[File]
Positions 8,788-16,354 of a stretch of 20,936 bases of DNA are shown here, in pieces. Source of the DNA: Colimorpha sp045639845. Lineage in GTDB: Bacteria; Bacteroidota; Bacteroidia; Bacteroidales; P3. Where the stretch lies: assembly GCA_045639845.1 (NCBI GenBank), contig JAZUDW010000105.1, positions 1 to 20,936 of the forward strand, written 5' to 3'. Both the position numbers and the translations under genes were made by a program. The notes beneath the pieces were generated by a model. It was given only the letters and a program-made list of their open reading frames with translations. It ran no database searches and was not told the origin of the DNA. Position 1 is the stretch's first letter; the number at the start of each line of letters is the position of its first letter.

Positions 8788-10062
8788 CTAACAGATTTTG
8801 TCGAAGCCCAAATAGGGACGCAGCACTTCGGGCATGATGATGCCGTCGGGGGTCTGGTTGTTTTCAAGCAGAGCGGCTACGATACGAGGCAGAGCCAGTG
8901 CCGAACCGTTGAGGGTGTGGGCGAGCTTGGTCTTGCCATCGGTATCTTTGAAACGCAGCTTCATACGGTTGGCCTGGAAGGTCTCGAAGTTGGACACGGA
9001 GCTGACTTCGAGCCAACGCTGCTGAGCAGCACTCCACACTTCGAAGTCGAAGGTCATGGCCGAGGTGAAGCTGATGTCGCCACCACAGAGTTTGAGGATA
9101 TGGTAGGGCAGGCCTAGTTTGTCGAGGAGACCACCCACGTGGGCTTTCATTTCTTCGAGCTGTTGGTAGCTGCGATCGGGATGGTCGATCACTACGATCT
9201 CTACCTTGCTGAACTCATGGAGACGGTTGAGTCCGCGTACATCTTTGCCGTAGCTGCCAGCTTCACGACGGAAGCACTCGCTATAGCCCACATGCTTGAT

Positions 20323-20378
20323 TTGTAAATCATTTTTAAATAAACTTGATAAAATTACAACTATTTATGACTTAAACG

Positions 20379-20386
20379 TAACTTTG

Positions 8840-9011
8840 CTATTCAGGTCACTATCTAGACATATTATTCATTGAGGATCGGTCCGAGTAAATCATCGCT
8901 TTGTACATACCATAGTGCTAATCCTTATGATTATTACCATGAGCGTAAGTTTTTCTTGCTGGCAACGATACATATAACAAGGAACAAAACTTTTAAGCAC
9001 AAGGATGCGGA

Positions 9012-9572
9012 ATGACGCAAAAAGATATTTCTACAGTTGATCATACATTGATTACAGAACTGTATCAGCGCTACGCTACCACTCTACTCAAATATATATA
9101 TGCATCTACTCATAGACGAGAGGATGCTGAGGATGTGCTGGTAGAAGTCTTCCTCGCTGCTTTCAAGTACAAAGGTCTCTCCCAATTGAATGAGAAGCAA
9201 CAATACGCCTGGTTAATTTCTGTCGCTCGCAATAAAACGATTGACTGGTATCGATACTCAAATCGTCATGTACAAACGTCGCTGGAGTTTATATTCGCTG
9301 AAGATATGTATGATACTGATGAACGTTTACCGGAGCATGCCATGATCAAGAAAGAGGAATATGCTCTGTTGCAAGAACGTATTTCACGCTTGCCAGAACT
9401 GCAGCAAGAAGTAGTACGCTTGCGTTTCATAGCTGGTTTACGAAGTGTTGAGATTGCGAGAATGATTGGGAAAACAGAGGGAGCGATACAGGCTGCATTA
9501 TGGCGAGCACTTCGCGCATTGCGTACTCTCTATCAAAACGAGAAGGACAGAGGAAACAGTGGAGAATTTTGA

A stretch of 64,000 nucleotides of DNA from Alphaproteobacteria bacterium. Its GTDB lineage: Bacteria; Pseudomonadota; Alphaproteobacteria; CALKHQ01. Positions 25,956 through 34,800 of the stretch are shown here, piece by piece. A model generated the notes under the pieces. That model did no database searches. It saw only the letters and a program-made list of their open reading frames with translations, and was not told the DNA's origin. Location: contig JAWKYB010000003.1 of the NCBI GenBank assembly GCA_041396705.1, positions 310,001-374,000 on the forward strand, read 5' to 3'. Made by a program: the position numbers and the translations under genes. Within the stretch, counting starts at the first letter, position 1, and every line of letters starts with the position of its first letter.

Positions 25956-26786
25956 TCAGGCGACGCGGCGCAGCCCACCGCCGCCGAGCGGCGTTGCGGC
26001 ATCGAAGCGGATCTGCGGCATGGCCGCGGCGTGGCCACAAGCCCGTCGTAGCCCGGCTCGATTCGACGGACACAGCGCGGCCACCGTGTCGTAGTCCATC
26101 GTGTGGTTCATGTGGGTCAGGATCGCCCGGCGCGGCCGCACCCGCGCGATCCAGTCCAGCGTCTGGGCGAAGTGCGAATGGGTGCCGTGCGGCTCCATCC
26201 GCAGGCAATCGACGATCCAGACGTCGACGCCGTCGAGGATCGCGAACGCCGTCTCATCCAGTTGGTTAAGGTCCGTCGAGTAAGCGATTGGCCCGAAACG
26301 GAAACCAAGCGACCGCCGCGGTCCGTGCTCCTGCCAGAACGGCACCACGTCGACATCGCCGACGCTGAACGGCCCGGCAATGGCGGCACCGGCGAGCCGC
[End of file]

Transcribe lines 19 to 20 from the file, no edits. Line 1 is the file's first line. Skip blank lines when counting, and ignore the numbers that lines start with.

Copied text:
9101 TGCATCTACTCATAGACGAGAGGATGCTGAGGATGTGCTGGTAGAAGTCTTCCTCGCTGCTTTCAAGTACAAAGGTCTCTCCCAATTGAATGAGAAGCAA
9201 CAATACGCCTGGTTAATTTCTGTCGCTCGCAATAAAACGATTGACTGGTATCGATACTCAAATCGTCATGTACAAACGTCGCTGGAGTTTATATTCGCTG